Here are some things you should know about presenting a plea in mitigation during sentencing in Court:
What is a plea in mitigation?
- After you have been found guilty and convicted of an offence, the Court will need to consider what type and amount of sentence to impose against you.
- Before the Court decides on and imposes the sentence, you will be given an opportunity to inform the Court of any mitigating factors which you may have.
- Mitigating factors are facts, circumstances and reasons which you feel would justify a more lenient or less serious sentence being imposed against you. These factors can include information and facts relating to your own personal circumstances as well as those relating to the circumstances surrounding how the offence had been committed or occurred.
- The plea in mitigation (also known as the mitigation plea) is the written or oral presentation to the Court of your mitigation factors.
- This is done by your lawyer or by yourself if you are not legally represented.
- A mitigation plea prepared by a lawyer will be in English. However, an interpreter will be provided to translate your mitigation plea for the Court’s understanding if you are represented by a lawyer and you wish to orally present your mitigation plea in another language.
What does a mitigation plea contain?
- As the purpose of a mitigation plea is to persuade the Court to impose a less severe or more appropriate punishment (in your view) for the offence committed, it should aim to bring the following types of information to the Court’s attention for its consideration:
- Factors relating to your personal circumstances, such as his family background, education and employment track record, medical conditions, evidence that sheds light on his character and attitude as well as information regarding his potential to be rehabilitated and to be reformed from his offending behaviour.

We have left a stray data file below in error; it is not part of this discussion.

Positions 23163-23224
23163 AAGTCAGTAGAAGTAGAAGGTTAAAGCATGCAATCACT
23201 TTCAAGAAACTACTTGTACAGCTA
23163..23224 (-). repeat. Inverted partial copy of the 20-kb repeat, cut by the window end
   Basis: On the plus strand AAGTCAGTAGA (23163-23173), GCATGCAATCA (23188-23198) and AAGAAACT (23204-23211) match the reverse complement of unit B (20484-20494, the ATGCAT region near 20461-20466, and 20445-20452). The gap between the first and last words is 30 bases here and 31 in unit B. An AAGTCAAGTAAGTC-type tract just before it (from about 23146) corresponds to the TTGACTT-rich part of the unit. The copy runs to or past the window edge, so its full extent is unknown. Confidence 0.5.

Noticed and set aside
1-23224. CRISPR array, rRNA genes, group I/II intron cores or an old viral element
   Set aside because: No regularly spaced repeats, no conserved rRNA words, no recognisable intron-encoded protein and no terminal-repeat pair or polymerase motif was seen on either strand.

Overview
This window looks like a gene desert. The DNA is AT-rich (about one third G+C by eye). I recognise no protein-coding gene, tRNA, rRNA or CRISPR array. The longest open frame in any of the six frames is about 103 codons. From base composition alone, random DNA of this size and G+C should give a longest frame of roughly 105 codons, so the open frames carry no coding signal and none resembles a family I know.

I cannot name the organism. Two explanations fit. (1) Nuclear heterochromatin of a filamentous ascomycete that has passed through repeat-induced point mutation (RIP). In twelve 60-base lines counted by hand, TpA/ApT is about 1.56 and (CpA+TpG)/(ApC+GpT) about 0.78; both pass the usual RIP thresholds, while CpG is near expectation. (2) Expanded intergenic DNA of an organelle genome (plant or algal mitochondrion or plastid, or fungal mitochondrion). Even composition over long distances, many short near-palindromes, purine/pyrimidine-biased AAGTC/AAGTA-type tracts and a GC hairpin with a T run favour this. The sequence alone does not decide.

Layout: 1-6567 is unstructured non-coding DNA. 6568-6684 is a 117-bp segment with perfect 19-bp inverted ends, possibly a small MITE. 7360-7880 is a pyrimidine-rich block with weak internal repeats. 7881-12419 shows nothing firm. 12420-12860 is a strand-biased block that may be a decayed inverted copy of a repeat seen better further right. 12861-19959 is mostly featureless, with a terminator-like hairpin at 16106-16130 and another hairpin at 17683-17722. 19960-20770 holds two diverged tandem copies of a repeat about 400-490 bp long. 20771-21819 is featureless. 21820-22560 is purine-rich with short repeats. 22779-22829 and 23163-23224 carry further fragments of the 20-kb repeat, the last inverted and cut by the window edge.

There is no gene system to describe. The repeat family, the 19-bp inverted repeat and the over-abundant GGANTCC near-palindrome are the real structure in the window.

- Factors relating to the manner in which the offence was committed, such as your specific role, the value of property involved, the degree of any injury caused to the victim as well as other circumstances which allow the Court to better understand the context in which the offence took place (e.g. provocation by the victim).
- A mitigation plea should not introduce or rely on information which may contradict the Statement of Facts when you pleaded guilty or the facts and conclusions arrived at by the Judge after a trial.
What happens after the mitigation plea is presented?
- After considering your mitigation plea as well as any arguments made by the Prosecution in relation to the issue of sentencing, the Judge will impose a sentence against you.
- Once a decision on the conviction and sentence has been made by the Judge, either party may generally make an appeal to the High Court in the following situations:
- If you were sentenced after having pleaded guilty and are not satisfied with the Judge’s decision, you may make an appeal to the High Court against the sentence imposed:
- You may make an appeal against sentence if you feel that it was manifestly excessive or not supported by the facts or the law
- The Prosecution may also make an appeal against sentence if it feels that it was manifestly inadequate or not supported by the facts or the law
- You will need to file the formal application for an appeal within 10 days from the date of conviction or sentence.
- The High Court will consider the reasons for any appeal then make a final decision as to whether or not those reasons are of merit and deserving of the appeal being granted.